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“I bought 3 bare root common purple lilacs last spring. I was impressed with how well they were packaged & their size. They are doing great! I grew up smelling the common purple lilac blooms. There seems to be no other scent quite like them. I’m back to buy some for my kids. Thanks Nature Hills!”
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Lilac Plants & Flowers: All you Need to Know


Lilacs are a beautiful plant to grow, with big bunches of colourful flowers. In this short(ish) guide, you’ll learn the ins and outs of growing lilacs so you can enjoy them at home.

While the name lilac can refer to the genus of 12 species of plants in the olive family, when most people say lilac, they’re talking specifically of the common lilac, Syringa vulgaris.

This plant seems to have its origins in the middle east and was brought to Europe by the Ottomans. This lead many botanists to believe that it was native to the Balkan peninsula.

Eventually, it spread beyond the Balkans and can now be seen growing all across Western Europe and the United States, due to its popularity.

It was named in the 18th century by famed Swedish botanist and taxonomist Carl Linnaeus. The genus name Syringa is derived from the Greek word for pipe or tube syrinx (think syringe). The species name vulgaris comes from the Latin meaning common (think of the modern English usage of vulgar)

They’re often referred to as trees, which might seem correct enough since that is what they do resemble, but technically they’re considered large shrubs.

It might seem strange to see a shrub that grows 6-7 metres in height since shrubs are usually considered to grow low to the ground, but botanists do consider it to be a shrub rather than a tree.

Lilac bushes are considered quite fast growing as well, with typical growth rates being about one foot per year.

While their root systems tend to not grow deep, they do like to spread out from the bush quite a lot, so you need to be careful where you plant your bush. Some people have found that lilac roots tend to invade nearby septic tanks for example.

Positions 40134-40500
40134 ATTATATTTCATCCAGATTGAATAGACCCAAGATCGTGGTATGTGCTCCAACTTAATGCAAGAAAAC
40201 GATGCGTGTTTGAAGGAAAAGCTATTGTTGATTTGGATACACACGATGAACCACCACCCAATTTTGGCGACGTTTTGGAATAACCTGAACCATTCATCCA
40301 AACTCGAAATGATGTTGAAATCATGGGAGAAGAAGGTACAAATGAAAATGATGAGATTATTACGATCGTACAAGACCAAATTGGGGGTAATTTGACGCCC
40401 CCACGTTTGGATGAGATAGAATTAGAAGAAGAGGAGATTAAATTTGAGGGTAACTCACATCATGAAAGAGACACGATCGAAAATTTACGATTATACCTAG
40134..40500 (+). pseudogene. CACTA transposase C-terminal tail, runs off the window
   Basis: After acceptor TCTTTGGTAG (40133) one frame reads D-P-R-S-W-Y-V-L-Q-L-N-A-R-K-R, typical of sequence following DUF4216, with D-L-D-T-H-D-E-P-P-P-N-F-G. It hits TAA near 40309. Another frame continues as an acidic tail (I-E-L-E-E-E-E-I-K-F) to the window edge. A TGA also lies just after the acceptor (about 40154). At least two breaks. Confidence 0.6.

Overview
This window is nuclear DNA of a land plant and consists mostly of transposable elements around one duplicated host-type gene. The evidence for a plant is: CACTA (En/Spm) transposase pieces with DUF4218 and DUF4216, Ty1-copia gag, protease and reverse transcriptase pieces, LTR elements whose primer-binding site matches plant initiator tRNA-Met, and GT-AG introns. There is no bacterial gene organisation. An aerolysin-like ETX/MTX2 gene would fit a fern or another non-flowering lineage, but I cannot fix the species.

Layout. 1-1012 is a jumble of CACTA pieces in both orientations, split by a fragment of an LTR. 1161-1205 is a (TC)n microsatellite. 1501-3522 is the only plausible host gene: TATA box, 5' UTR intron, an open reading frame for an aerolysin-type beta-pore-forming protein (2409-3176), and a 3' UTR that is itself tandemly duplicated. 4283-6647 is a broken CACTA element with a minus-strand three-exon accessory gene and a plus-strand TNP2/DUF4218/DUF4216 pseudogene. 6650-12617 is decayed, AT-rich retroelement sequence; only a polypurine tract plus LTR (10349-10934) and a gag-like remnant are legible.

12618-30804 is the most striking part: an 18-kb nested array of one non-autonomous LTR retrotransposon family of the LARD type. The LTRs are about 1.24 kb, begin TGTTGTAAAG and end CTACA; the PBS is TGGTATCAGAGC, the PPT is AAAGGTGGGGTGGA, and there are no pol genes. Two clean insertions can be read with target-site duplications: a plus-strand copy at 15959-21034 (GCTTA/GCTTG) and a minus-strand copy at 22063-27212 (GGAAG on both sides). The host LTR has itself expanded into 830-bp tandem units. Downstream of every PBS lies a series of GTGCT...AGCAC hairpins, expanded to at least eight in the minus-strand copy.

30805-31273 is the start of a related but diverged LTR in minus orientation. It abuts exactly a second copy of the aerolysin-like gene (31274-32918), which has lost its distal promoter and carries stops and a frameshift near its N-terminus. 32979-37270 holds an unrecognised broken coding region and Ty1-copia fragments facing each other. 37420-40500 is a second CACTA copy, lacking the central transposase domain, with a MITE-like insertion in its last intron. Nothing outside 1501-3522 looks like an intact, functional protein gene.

Lilacs are also known for their scents. While common lilacs that we are describing here are said to have an intense, almost spicy scent, other varieties have completely different scents. Love for them isn’t universal, with some people finding the scents of some species almost offensive.

Varieties of Lilac

In addition to the common lilac, there are several other species that people often grow.

One of the more popular species is Syringa meyeri, or the Korean Dwarf lilac. Rather than growing several metres tall, they grow to just over one metre, making them perfect for turning into hedges.

Another popular species is the Syringa Persica, or the Persian lilac. This is a hybrid plant and while it’s larger than the Korean dwarf, it’s still quite a lot smaller than the common lilac, making it very suitable for modern gardens.

One downside to the common lilac is that they only bloom once a year. So if you’re a fan of lilacs and want to see them bloom more often, you might want to check out a newer model such as the Bloomerang lilac, which was introduced in 2009.

How to Grow and care for lilacs

Growing Lilacs from Seeds

Can you grow lilacs from seeds? Yes, you certainly can. While the process itself is not too complicated, the biggest downside is that it can take several years to have trees that bloom. So this following method is really only for people who consider themselves hardcore green thumbs.

The first step is to soak the seeds in water for at least 12 hours to soften them and prepare them for the next stage.

Next, place the seeds in a bag along with some perlite and then refrigerate the seeds for a couple of months. This is to imitate the conditions during Winter so that the seeds are ready to sprout come “Spring”.

Now that “Winter” has come and gone, it’s time to plant the seeds in containers. Fill your container with seed-starting mix, plant your seed and then place the container somewhere where the temperature will be constant and not extreme.